Annabelle Mortensen

23 Articles

Last 30 days
Last 6 months
Last 12 months
Last 24 months
Specific Dates

Jane and the Waterloo Map: Being a Jane Austen Mystery

As usual, Barron deftly imitates Austen's voice, wit, and occasional melancholy while spinning a well-researched plot that will please historical mystery readers and Janeites everywhere. Jane Austen died two years after the events of Waterloo; one hopes that Barron conjures a few more adventures for her beloved protagonist before historical fact suspends her fiction.

Recipes for Love and Murder: A Tannie Maria Mystery

Take a pinch of Alexander McCall Smith, a dash of Diane Mott Davidson, and add a smidge of the wild veld and you'll get a taste for this lekker story (that's "delicious" in Afrikaans). While the tone is heartfelt, Andrew doesn't shy away from the realities of spousal abuse or the shadow of South Africa's tumultuous history. With a fascinating setting, engaging characters, and a full complement of drool-worthy recipes, this is sure to leave readers craving more. [See Prepub Alert, 6/1/15.]

The Question of the Unfamiliar Husband: An Asperger's Mystery

Samuel is a fascinating character who has learned various coping methods to compensate for his inability to read people. His second adventure will captivate readers as the suspects begin to pile up.

Blood, Salt, Water: An Alex Morrow Novel

Supplementing procedural elements with doses of psychological suspense and wry social commentary (the vote for Scottish independence, class tension, and even the foibles of those following gluten-free diets all come under her gimlet eye), Mina delivers another atmospheric, well-crafted mystery. [See Prepub Alert, 6/21/15.]

A Dangerous Place: A Maisie Dobbs Novel

After hinting at change for several books, the series finally appears to have passed a crucial turning point as it nears the precipice of World War II. While some readers may wonder at the way Winspear handled her heroine's doomed offscreen marriage, many will embrace the arresting period detail and emotional resonance of seeing a new, if heartbreaking, chapter of Maisie's life unfold. [See Prepub Alert, 9/8/14.]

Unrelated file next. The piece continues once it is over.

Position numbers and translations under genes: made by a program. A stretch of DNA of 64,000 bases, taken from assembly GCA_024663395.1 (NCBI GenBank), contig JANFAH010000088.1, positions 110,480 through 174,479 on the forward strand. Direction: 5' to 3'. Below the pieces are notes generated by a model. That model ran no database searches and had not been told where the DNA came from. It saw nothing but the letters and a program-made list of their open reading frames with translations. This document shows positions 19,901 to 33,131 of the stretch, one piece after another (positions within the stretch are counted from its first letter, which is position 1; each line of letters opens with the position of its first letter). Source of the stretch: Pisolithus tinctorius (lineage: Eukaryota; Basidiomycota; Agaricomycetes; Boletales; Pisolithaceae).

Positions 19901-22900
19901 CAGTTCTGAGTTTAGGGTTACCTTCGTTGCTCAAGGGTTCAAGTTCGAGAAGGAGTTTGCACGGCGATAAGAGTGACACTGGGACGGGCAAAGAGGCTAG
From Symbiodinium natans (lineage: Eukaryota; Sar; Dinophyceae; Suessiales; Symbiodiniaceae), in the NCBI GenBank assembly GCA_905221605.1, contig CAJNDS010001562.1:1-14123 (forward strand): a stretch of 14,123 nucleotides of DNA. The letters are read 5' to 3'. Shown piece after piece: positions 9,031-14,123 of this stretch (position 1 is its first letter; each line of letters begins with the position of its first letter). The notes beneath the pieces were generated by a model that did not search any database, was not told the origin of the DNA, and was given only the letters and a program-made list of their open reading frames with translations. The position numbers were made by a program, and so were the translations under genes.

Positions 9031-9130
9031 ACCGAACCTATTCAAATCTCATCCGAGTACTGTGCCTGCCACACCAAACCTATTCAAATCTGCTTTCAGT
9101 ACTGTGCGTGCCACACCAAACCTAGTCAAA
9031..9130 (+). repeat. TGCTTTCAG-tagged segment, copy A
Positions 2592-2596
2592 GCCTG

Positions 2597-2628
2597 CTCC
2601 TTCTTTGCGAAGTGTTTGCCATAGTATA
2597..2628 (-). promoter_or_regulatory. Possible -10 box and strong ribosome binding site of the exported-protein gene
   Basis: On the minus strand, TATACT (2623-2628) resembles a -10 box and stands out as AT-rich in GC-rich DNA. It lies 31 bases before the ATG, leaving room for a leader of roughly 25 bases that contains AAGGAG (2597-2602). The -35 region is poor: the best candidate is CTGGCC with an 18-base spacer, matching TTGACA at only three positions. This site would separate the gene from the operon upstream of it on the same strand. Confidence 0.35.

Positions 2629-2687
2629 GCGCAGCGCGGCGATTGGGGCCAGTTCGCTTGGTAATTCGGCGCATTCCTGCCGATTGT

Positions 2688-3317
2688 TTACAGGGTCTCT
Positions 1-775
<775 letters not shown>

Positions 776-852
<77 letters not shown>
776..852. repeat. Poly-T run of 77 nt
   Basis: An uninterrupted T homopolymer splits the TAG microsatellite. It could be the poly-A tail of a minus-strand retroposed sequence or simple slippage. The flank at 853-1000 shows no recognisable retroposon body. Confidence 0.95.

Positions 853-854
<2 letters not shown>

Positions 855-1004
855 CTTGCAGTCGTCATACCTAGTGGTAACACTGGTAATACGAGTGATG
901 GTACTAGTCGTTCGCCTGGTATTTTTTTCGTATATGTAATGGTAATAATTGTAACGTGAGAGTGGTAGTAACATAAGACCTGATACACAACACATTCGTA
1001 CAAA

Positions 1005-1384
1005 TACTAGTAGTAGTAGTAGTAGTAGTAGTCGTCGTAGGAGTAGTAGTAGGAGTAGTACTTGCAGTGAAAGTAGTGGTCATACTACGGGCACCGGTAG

The Sweetness of Life

The American debut of Viennese crime writer/child psychologist Hochgatterer adds another stop on the Euro-noir itinerary of quaint vacation spots sullied by disquieting psychological crime. Give this winner of the European Literature Prize to fans of Anne Holt and Karin Fossum's moody, character-driven page-turners.


Know any Euronoir readers who can stomach ultraviolence? This is the book for them. Just be aware that the "Camille Verhoeven" trilogy works best in chronological order, as some of the dark surprises here are spoiled by its previously released sequel.

The Murder of Harriet Krohn

Writing from the killer's perspective, Fossum sketches a credible if unsuspenseful portrait of how normal people commit violent acts. This is the seventh book in the "Sejer" series (The Water's Edge; Bad Intentions; The Caller) but one of the last to be translated into English, quite possibly because the detective doesn't appear until well past the halfway mark. That's too bad, because his scenes crackle with energy that's lacking in the rest of the book. For readers who enjoy psychological suspense and who don't mind crime novels minus the mystery.

I Can See in the Dark

In this slim stand-alone, Fossum takes a chilling departure from her popular series featuring Norwegian police inspector Konrad Sejer. The results are a compelling—if unsettling—character study for fans of disturbing psychological suspense. [See Prepub Alert, 2/10/14.]

We are currently offering this content for free. Sign up now to activate your personal profile, where you can save articles for future viewing